A Turkish Virgin Suicides? Director of 'Mustang' on her Oscar-winning debut
Mustang deservedly picked up an Oscar nomination for Best Foreign Language Film last year. We talked to the director about her powerful story of sisterhood
In the run-up to the film’s UK release, comparisons to The Virgin Suicides have come thick-and-fast. As we see it, these are pretty superficial. Still, we couldn’t help but ask. Does Deniz see the similarities? The answer: ‘No, it’s very different: the mood, the theme. Virgin Suicides is set twenty years after; a vanishing memory of girls seen from a distance.’
Mustang, she suggests, is ‘something like a prison escape movie.’ It all begins rosily, with five sisters playing by the beach. But when a prudish neighbour takes exception, the quintet find themselves grounded for the summer, made to don puritanical garb as they wait to be married off by their cruel uncle. So, understandably, the sisters hatch plans for their escape. Their on-screen chemistry is remarkable; this is, as Deniz puts it, a ‘group of five girls which is really one hydra with five heads.’
As the subject of a debut feature, adolescence makes a lot of sense, but what drew Deniz to the material? ‘Actually,’ she explains, ‘it was my second project. I had a first project which I didn’t manage to get into production…even a couple of years before writing the script, I was curious about what it is to be a woman, what it is to be a woman in Turkey, and I was starting to articulate something around that vague idea. The questions I was asking, the books I was reading; everything was going in that direction.’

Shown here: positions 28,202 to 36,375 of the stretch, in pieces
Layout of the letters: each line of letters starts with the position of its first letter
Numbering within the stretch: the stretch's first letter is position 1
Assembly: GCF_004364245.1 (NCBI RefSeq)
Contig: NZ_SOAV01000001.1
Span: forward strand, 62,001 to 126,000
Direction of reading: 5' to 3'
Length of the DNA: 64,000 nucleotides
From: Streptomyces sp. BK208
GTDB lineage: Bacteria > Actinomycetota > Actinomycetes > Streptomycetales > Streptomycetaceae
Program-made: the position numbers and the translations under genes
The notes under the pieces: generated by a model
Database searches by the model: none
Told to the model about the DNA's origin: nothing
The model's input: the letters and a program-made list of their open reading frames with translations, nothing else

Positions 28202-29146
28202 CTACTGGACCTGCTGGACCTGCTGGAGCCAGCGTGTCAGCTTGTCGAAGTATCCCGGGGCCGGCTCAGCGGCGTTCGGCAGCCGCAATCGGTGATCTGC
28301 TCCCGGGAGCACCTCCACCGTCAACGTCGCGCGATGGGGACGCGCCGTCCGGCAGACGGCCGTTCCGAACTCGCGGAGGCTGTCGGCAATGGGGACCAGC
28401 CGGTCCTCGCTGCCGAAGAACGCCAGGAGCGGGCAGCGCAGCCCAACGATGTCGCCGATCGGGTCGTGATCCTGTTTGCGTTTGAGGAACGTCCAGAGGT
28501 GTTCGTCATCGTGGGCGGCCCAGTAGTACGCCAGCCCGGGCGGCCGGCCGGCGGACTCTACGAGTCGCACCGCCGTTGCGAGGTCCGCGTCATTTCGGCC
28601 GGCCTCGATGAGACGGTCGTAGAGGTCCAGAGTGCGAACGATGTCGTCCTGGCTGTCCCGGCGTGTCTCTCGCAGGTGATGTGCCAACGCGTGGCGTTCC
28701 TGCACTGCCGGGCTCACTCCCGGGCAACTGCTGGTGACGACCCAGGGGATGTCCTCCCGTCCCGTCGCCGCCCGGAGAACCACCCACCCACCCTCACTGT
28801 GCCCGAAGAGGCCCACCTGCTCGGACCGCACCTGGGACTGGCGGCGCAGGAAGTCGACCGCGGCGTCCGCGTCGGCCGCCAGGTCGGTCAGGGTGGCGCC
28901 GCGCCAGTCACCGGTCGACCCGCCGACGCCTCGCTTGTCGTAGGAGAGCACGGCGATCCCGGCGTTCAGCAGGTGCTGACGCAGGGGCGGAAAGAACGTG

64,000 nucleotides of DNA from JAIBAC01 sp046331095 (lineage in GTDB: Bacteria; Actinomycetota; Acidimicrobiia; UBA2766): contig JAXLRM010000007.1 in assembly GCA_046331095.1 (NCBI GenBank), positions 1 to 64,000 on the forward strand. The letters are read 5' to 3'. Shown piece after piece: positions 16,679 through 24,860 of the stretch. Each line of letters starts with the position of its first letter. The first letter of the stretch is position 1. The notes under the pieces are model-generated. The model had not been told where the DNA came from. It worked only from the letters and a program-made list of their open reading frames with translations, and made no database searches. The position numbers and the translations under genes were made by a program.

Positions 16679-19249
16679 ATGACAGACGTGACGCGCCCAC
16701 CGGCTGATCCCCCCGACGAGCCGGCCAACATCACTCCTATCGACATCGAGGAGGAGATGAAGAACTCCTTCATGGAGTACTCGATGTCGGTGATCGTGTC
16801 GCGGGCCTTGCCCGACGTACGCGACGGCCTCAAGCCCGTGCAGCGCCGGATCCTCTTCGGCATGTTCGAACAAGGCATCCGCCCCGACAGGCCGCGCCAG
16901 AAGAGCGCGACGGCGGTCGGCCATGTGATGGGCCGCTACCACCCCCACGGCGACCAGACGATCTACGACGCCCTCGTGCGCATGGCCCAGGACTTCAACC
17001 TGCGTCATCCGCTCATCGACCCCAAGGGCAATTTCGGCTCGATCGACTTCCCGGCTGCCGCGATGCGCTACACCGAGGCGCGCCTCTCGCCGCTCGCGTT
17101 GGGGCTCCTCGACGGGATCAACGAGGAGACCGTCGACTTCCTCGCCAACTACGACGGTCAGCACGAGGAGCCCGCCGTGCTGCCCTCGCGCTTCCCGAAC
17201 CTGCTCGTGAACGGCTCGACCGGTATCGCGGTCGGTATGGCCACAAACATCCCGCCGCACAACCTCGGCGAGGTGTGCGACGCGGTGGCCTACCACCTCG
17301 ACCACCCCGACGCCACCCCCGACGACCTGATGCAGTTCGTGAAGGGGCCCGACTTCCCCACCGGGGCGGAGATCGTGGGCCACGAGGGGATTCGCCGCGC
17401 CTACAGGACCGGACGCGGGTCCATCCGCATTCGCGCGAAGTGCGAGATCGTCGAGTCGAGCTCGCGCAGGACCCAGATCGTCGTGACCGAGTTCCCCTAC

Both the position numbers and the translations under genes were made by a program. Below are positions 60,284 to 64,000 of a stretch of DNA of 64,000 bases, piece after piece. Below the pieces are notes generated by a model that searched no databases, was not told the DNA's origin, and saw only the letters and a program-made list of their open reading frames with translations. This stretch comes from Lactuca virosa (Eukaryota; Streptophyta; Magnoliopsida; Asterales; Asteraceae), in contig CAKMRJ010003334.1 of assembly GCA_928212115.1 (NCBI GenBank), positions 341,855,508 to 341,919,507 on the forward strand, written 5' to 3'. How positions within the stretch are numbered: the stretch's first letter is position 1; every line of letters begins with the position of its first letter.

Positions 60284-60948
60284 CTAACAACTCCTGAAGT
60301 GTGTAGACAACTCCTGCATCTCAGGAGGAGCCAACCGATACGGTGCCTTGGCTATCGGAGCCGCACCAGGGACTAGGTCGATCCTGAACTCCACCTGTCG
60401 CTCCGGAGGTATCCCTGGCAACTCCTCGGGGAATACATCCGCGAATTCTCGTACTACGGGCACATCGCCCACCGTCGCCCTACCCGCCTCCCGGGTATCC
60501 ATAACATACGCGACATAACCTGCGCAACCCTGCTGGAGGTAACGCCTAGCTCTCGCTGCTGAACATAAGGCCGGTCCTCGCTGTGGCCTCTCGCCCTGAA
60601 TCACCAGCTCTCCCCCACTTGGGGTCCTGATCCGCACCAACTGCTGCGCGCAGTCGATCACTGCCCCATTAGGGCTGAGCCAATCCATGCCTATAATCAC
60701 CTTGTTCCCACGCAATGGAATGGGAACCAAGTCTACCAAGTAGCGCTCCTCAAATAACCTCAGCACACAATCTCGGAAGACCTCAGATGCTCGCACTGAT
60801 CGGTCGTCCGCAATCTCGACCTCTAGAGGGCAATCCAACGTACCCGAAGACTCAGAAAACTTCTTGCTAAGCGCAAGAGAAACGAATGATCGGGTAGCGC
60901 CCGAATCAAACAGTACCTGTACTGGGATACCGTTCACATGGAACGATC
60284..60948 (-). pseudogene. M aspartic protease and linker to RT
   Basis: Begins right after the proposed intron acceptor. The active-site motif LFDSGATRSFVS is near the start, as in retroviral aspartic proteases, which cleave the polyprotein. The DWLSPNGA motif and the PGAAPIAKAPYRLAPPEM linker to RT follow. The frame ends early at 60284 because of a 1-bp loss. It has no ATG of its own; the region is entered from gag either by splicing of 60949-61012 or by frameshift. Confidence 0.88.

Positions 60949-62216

We were curious to know more about how the film was received in Turkey, the country where Deniz was born, and where she lived before her family moved to France. ‘There were two sets of discussions. From the beginning onwards, it was like ‘I love it’ or ‘I hate it.’ The country is extremely polarised right now. So the reactions felt very emotional without being super-articulate, even from people who said ‘I love it.’
‘Then,’ she continues, ‘as time passed, people were increasingly articulating their points of view, and it was very close to the content of the conflict inside the film. With the scene where they’re playing in the sheets, people would say ‘I can’t stand seeing these girls in front of a camera, in their bathing suits, wriggling like that, it makes me sick to my stomach.’ And the response would be, ‘yeah, they’re twelve and thirteen in that scene…if you looked at them like they were kids you wouldn’t think things like that.
‘So there’s that, and there’s a second set of discussions.’ These, Deniz explains, centre on the representation of Turkey as a country. She talks about the legacy of Midnight Express, ‘an awful representation. It’s about jail, and the Turks that you see are jail guards and they’re all libidinous rapists; sweaty, awful guys. And for decades when you’d say ‘I’m Turkish’, someone would say ‘oh, I’ve seen Midnight Express?’ and it felt like a truck of bird shit was falling on your head.
'So Turks are extremely susceptible to how you represent the country and I guess they would be more eager for a film like Roman Vacation where you show the country as a postcard…There’s also a set of discussions as if I had shown family secrets, a nasty uncle. But it’s like, OK, that uncle is not Turkish, he’s human. That’s the story.’
What next, we ask; after nearly three years with them, are these characters still in her head? ‘Well, I always have a female character who’s close to who Lale is; she’s my heroic alter ego, or something like that. There are things that are always there; a mixture of the tragic, dramatic, and comedic, something lighter in the tone.’ In any case, we’re fascinated to see her next move.
Mustang is in UK cinemas from May 13